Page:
It is difficult to walk around the community on some days because there are so many sad scenes and stories.  People die on a regular basis (mostly because of AIDS) and it is difficult to see women and children who are alone because their families have died or been killed by war, AIDS, Cholera, Malaria, Tuberculosis, and many other causes.  Yesterday one of the Field Officers of Care For Life had his baby daughter pass away of Jaundice, which is something that we have heard is treatable in most developed countries.  Last week an older man in Mungassa died, the week before a young girl from our church passed away unexpectedly.   These things sometimes weigh us down, but at the same time we see many more stories of the good things that are happening here.  Because of CFL we see healthy infants that get bathed every day, we see healthy children running around, we see men that have hope in their eyes because Mungassa is becoming a community that now has a road and will soon have electricity. 

It is so interesting to interview these people and learn how their lives have changed with CFL.  Below is a picture of Anita interviewing a man that was telling her about how many things CFL has taught him:

IMG_3128 Inacio Chico Armando (Zona F)

Most of the time we arrive at a family’s home and ask them if they have about 20 minutes to talk.  They bring a few chairs out of their home and set them under a tree and we start to talk.  The below picture is of a typical interview scene:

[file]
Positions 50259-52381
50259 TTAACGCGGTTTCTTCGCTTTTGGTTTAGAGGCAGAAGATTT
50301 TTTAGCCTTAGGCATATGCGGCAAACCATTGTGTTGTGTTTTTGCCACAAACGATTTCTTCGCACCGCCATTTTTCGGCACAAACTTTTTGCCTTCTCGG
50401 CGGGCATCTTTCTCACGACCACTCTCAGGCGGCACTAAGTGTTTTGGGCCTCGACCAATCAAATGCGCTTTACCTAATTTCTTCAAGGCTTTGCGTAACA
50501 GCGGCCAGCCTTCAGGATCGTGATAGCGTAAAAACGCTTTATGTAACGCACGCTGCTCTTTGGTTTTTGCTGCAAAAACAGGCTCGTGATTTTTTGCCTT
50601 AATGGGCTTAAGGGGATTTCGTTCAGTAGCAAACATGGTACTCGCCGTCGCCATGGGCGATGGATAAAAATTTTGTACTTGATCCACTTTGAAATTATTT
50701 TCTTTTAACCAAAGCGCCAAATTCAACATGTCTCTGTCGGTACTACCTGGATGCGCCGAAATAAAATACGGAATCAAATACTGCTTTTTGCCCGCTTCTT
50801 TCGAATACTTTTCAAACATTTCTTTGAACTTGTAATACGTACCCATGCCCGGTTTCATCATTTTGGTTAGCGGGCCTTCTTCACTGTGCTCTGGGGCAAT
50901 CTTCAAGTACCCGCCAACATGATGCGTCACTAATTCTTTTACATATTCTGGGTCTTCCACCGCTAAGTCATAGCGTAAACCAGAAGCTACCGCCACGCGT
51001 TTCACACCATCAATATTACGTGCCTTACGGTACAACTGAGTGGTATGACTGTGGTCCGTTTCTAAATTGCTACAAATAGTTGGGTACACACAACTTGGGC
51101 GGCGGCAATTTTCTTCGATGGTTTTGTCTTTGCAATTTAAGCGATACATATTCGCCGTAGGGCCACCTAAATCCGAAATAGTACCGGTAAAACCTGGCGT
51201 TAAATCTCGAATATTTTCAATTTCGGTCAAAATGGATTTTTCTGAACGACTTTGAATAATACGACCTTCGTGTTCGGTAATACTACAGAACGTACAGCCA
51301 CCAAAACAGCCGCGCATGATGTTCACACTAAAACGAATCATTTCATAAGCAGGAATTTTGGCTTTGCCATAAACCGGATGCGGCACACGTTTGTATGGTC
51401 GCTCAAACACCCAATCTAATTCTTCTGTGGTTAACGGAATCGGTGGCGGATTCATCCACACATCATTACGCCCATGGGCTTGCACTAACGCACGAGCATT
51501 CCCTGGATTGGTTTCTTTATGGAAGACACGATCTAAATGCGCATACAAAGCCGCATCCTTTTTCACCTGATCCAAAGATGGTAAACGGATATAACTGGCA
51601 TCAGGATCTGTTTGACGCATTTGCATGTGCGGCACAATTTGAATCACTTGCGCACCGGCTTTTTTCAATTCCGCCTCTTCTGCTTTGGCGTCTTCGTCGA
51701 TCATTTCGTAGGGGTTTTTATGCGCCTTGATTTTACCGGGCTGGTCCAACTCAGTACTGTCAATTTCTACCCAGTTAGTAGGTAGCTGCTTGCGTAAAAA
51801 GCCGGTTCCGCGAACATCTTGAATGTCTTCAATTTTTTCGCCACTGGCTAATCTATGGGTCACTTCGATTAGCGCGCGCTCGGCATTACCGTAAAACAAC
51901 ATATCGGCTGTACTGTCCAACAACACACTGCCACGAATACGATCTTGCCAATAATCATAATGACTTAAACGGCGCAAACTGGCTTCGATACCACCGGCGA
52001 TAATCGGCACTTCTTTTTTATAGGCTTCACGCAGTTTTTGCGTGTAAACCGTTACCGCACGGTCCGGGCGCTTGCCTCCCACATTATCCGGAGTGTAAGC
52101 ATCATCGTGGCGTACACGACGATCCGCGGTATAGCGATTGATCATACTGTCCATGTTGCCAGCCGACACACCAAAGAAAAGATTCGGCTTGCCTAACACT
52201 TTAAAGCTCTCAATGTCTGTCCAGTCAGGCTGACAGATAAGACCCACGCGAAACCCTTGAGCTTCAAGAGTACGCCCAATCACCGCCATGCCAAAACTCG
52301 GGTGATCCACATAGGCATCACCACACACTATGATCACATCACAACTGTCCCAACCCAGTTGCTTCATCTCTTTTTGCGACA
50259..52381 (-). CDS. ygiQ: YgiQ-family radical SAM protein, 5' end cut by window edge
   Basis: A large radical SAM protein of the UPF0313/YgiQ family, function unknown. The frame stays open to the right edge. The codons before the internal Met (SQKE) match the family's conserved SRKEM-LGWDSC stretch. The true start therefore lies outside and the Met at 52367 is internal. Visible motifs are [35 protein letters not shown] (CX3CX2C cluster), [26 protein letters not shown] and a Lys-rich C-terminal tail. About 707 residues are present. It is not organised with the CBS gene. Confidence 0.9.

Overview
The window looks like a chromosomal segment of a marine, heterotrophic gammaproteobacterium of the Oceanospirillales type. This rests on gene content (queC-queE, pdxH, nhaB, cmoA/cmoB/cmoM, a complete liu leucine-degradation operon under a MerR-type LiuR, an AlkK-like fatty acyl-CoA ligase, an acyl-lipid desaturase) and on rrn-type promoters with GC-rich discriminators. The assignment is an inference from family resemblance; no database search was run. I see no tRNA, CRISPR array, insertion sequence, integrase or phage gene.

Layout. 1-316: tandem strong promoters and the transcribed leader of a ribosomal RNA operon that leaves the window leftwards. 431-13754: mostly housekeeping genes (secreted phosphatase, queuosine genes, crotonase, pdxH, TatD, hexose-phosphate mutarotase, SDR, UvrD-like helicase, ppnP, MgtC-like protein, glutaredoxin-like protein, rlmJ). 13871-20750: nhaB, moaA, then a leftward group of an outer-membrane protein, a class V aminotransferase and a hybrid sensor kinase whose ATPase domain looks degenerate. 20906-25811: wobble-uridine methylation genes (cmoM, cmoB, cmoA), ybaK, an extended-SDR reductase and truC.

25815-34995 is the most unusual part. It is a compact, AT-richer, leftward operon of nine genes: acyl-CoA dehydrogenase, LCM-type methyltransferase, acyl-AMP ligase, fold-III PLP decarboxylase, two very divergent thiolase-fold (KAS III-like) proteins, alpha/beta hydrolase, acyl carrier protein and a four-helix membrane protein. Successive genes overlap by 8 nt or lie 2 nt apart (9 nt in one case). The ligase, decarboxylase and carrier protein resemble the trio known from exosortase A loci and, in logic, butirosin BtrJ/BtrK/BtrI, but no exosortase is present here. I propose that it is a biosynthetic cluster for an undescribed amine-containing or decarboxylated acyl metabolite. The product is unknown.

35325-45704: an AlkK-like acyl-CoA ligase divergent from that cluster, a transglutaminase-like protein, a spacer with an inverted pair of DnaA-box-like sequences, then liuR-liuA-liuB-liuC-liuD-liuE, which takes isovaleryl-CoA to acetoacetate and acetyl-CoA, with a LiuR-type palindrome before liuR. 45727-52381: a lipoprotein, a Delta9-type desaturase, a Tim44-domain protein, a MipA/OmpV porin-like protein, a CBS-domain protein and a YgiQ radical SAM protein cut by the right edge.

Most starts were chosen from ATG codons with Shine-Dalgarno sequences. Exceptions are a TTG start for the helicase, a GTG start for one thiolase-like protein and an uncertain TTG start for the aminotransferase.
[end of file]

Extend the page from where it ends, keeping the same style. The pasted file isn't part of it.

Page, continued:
IMG_3179 Zefa Luis Moto   daughter (Zona A)

After the interview above, the woman in the purple (Jorgina) decided she would give something to Anita.  We walked past her house later in the day and the pictures tell the rest of the story…

IMG_3191 Jorgina Joao

IMG_3192 Jorgina Joao

IMG_3193 Jorgina Joao

This lady had a very unique story because she has lived away from Mungassa for the past four years and was able to see the “before and after” effect of Care For Life.  She told us that the road in front of her house used to be full of trash and was literally the community latrine.  She said it used to stink at her house because of the amount of people that used the latrine along the road.  She then explained that now all that has changed and that the road is now clean because everyone has their own latrine and the garbage is gone as well. 


The above picture is the road that has improved so much while CFL has been here.